Chàm Islands try to rescue the green turtle

January 26, 2017 - 09:00

A 40sq.m beach and water area on Chàm Island will be restored and demarcated to protect and conserve the green turtle (Chelonia mydas) species.

Paradise: A section of Chàm Island beach will be demarcated for turtle conservtion. VNS Photo Công Thành
Viet Nam News

QUẢNG NAM  — A 40sq.m beach and water area on Chàm Island will be restored and demarcated to protect and conserve the green turtle (Chelonia mydas) species.

A decision to this effect has been taken by the management board of the island’s Marine Protected Area (MPA).

Lê Xuân Ái, a researcher, told Việt Nam News that a scientific study will be undertaken in the area for three years (2017-2019) under the green turtle conservation project to ensure prolonged restoration of the endangered species.

Ái, who has 30 years of experience in studying conservation of the turtle in the Côn Đảo Island National Park in Bà Rịa-Vũng Tàu Province, said the Chàm Island MPA was the most favourable site in the central Việt Nam for the project.

“We are eyeing Bãi Bắc (north beach) of the Chàm Island for building a convenient site for turtles to lay and hatch eggs. We will offer in-situ and ex-situ conservation of the green turtle at the Chàm Island in co-operation with Côn Đảo National Park in coming years.

“Green turtle eggs will be taken from Côn Đảo Island – where we’ve succeeded in conserving the turtle species for years – and hatched on beaches in Chàm Island. Meanwhile, we’ll also restore a safe habitat for turtles to lay eggs as they used to in previous decades, on the beaches of central Việt Nam,” he said.

He added that baby turtles (hatchlings) often return to the beach – where it was born and grew up – to lay eggs when it reaches maturity.

Ái said beaches in central coastal Việt Nam including Thừa Thiên-Huế Đà Nẵng, Quảng Nam and Quảng Ngãi were favoured destinations for turtle reproduction, but rapid urban development, speedy construction of beach resorts and hotels as well as exploitation of seafood and pollution had destroyed their habitat.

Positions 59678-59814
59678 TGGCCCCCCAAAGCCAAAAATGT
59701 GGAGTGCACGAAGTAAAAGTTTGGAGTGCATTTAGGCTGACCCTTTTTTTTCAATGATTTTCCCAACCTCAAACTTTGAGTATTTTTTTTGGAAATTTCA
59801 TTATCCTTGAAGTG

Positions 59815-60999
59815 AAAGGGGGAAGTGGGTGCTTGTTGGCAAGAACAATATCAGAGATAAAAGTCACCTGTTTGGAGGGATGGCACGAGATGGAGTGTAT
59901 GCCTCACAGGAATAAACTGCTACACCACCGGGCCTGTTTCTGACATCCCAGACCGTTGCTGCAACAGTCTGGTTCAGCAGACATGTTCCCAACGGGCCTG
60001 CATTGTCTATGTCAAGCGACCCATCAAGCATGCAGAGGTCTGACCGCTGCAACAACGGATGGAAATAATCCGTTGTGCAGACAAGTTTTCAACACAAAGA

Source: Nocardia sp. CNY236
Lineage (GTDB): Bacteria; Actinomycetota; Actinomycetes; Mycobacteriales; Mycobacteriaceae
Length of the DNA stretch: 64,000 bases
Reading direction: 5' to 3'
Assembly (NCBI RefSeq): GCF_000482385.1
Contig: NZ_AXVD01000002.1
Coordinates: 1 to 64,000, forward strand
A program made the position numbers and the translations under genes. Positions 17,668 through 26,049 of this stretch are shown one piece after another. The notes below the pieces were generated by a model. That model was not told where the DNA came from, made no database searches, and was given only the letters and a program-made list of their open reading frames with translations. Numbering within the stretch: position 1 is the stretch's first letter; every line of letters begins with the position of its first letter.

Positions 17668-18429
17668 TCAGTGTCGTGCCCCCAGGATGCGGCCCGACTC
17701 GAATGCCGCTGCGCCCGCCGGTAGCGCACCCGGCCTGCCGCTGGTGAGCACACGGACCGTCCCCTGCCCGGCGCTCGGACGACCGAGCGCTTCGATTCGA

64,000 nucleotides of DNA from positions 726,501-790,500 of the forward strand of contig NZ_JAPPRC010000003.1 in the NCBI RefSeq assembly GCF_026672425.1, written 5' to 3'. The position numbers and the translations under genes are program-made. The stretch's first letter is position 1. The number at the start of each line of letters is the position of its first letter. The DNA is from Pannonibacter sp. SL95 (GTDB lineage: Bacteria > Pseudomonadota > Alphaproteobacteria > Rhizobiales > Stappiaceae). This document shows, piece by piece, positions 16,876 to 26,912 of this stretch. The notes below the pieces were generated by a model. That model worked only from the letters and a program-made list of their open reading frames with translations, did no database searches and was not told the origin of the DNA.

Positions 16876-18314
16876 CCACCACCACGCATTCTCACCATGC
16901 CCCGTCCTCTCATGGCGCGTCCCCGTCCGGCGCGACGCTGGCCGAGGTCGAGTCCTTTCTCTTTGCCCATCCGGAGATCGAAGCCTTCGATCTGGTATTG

He said coral reefs, safe and quite beaches and clean environment must be “seriously restored” to revive turtle populations in central Việt Nam.

He said the well-protected sea area of Chàm Island had optimum conditions for the turtle conservation project, including strict rules on species protection, fresh and quiet environment, as well as limited human activities.

In 2014, a small colony of young coral reef was found growing back in the coastal area of Tam Hiệp Islet – in Chàm Island, 20km off the coast of Hội An City.

According to the island’s MPA management board, the small polyped stony corals had reproduced young corals on a rock off the coastal area in Bãi Làng Port.

Biologists and scientists said the coral reef revival was a result of effective protection of the environment in the area, including the non-use of plastic bags and the 3-R (reduce, reuse and recycle) programmes that began implementation in 2011.

Over 4,800 colonies of coral had grown on an area of 4, since 2012. According to Chu Manh Trinh, an expert, islanders gradually recognised the importance of protecting coral reefs in the sea area.

He said that local people have almost stopped dumping garbage and nylon bags, creating a clean and safe environment for the coral reef to grow again.

He added that this young coral reef is the beginning of a reef ecosystem in the area.

The Chàm Islands, 20km off the coast of Hội An City, is home to 1,500ha of tropical forests and 6,700ha of sea featuring a wide range of marine fauna and flora, including many endangered species such as salangane (swallows), the long-tailed monkey and the crab-eating macaque (Macaca fascicularis).

The islands are also home to of coral reefs. The islands are the only location in Việt Nam effectively promoting the non-use of plastic bags and the 3-R (reduce, reuse and recycle) programmes.

The 3,000 inhabitants of the islands, which include eight islets with vast ecological diversity, hosts around 100,000 tourists annually, of which 10 per cent are foreigners.

Last year, the MPA of Chàm Island and the Centre of Biodiversity Conservation, GreenViet, inked a Memorandum of Understanding (MoU) on the protection of flora and fauna in the islands’ forests.

Under the MoU, a survey of the current flora and fauna will be carried out and a detailed database and biodiversity map covering Chàm Islands-Hội An City – a world biosphere reserve recognised by UNESCO in 2009 – will be set up.

Chàm Island hosts around 100,000 tourists annually, 10 per cent of whom are foreigners. — VNS



Green isle: A view of Chàm Island. VNS Photo Công Thành
Care for nature: A staff member of the Marine Protected Area of Chàm Island returns a turtle to the sea. Photo Chu Mạnh Trinh
Flipping good: Turtles return to the sea on Chàm Island, off the coast of Hội An City. Photo Chu Mạnh Trinh